Twigim

Twigim is one of my favorite Korean street foods! This is actually something I grew up eating at home a lot too- it’s easy to make and so tasty. 

Twigim is the Korean version of the more well known Japanese tempura. Like tempura, twigim is any vegetable or meat that is deep fried in a light, crispy batter. This is one of the most common street foods you will see in Korea, and it is often paired with tteokbokki or served with a dipping sauce.

I usually just use twigim garu, which is a pre packaged powder for making the batter. All you need to add to it is cold water or club soda. In my opinion this is the best way to go, but since it may not be available to everyone, I came up with a batter using ingredients everyone should have access to. 

Batter

  • Cake flour- you can use all purpose flour, but cake flour has less gluten and is more ideal for a light & crispy batter.

  • Corn starch- you need a starch for added crunch

  • Baking powder- super important for creating a craggy coating. It also helps draw water to the surface so that it can evaporate while frying. The removal of moisture is key to getting it crispy. 

  • Seasoning- sea salt, garlic powder, and white pepper. You can use black pepper if you don’t have white- it will just have tiny black specks in it.    

  • Egg- beat the egg before adding to the batter.

  • Cold club soda-you can also just use water, but I found that club soda really helps with making the better light and airy. Just make sure it is ice cold! 

The batter should be thin & runny. A thicker batter won’t be as light and crispy- more like thick and crunchy. 

Tips for frying

Temperature & Time:

For me, 350ºF works well for any piece of vegetable/seafood I’m using. This is generally a safe bet for anything that doesn’t take that long to cook.

If you’re using anything that takes a long time to cook, it would be better to use lower heat (around 320ºF) for a longer period of time. This would apply to meats like beef & pork, and maybe potatoes if you’re cutting them thicker than 1 cm.  

Use a thermometer!

I used to think I was skilled enough as a cook to work without a thermometer. You can get good results without one for sure but once I started using a thermometer, I never went back. Keeping the oil at a steady, consistent temperature is extremely important and the best way to do that is to monitor with a thermometer. I use the Taylor Precision Candy Thermometer for all of my frying needs!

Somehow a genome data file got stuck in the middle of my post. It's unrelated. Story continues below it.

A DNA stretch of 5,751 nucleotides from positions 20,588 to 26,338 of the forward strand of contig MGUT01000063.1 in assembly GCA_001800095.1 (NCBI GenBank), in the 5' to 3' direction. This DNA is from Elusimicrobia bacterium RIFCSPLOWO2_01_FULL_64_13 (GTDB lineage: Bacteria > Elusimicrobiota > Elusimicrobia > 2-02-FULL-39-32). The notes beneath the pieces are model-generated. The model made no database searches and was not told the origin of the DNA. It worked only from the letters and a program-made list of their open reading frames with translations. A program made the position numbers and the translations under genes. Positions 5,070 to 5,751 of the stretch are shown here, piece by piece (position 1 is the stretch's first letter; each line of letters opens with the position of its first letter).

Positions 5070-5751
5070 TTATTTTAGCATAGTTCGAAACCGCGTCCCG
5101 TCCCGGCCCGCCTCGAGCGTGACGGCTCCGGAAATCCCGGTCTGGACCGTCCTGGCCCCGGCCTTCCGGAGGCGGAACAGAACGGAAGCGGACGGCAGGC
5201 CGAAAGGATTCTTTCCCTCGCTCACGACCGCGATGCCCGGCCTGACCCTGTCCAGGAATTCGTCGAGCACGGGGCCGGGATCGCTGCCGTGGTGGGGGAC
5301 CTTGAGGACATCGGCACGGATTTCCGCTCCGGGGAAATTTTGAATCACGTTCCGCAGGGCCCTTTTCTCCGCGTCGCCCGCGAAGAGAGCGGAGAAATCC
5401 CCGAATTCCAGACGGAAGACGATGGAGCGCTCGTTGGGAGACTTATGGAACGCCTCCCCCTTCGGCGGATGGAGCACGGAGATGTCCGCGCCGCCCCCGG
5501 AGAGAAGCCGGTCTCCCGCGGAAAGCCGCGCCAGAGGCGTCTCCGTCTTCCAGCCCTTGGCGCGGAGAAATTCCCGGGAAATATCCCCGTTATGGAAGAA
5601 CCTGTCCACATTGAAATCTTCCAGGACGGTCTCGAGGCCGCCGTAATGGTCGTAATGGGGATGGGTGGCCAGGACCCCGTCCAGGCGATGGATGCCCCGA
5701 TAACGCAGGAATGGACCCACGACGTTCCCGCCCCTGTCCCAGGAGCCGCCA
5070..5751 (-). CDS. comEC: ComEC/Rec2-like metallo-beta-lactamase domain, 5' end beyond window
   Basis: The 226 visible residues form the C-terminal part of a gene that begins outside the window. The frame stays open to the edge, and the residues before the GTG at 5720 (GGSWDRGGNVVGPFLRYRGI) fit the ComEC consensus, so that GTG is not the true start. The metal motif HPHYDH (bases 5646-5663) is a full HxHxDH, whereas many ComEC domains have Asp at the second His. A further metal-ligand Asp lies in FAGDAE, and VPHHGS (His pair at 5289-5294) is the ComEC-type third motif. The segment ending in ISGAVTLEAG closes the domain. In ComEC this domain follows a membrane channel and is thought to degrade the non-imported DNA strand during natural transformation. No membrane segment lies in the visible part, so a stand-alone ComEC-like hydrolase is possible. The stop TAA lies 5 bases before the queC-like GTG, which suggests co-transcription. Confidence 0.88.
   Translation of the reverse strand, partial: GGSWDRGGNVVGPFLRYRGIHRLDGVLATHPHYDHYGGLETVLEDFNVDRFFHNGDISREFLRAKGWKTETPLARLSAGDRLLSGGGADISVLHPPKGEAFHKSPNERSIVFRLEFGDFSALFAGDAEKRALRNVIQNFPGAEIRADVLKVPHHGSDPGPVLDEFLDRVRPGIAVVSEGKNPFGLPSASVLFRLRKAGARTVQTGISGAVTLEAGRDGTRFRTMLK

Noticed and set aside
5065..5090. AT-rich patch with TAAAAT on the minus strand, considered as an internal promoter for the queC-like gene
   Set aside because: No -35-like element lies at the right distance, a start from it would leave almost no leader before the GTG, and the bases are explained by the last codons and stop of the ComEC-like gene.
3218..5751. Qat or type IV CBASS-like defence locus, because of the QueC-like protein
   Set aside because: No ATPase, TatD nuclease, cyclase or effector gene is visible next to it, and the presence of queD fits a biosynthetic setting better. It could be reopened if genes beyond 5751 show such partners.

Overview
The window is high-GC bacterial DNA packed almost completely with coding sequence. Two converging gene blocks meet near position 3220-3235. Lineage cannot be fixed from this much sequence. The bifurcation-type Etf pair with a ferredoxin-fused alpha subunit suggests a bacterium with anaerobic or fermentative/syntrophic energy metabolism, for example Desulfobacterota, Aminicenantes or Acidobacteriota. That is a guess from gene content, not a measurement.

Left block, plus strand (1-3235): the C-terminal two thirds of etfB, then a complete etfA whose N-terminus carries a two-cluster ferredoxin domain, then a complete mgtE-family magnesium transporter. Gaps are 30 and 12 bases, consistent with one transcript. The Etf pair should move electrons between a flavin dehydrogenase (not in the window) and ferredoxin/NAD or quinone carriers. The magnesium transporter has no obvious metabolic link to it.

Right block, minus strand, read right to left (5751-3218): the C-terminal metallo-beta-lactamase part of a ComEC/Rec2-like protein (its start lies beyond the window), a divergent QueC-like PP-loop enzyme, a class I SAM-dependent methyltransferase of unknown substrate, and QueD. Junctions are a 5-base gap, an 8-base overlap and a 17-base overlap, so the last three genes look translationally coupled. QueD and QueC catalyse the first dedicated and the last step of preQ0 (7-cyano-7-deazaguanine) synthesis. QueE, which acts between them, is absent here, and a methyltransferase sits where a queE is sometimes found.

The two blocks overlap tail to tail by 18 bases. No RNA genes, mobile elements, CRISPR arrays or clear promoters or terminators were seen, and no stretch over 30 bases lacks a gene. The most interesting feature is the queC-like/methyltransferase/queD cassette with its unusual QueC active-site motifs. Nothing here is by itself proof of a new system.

Drizzle some batter over the pieces when frying:

You don’t have to do this, but it will help to add more craggy pieces of batter around the edges so it’s crispier when you bite into it. It’s great for added texture and looks better too. 

Do not overcrowd the pan:

Only fry a few pieces at a time to avoid overcrowding. When you overcrowd a hot pan of oil, the temperature will drop too low and you’ll end up with soggy twigim. No one wants that!

Keep your oil clean by picking up the twigim crumbs:

The batter will inevitably scatter when it touches the oil, and you don’t want those pieces to burn and ruin the oil. Make sure you are cleaning the oil as you go, discarding the crumbs. You can keep the crumbs if you want to use as a crunchy garnish for something else. I use a skimming tool specifically designed for this, you can buy a similar one from Amazon here.

Double fry:

This is totally optional, but I recommend it for the squid. You don’t really need to double fry the other pieces, but since the squid has so much moisture, I found it super helpful to double fry it.

My favorite veggies/meat for twigim

You can use this batter to make any kind of twigim you want! My favorite pieces are Korean pepper, sweet potato, perilla leaf, and squid.

When I’m in Korea, I usually order these pieces of twigim and pair it with some tteokbokki. Gochu twigim (Korean pepper) is my absolute FAVORITE piece and it is SOOOOO GOOD dipped into tteokbokki sauce! This combo is my #1 favorite for Korean street foods.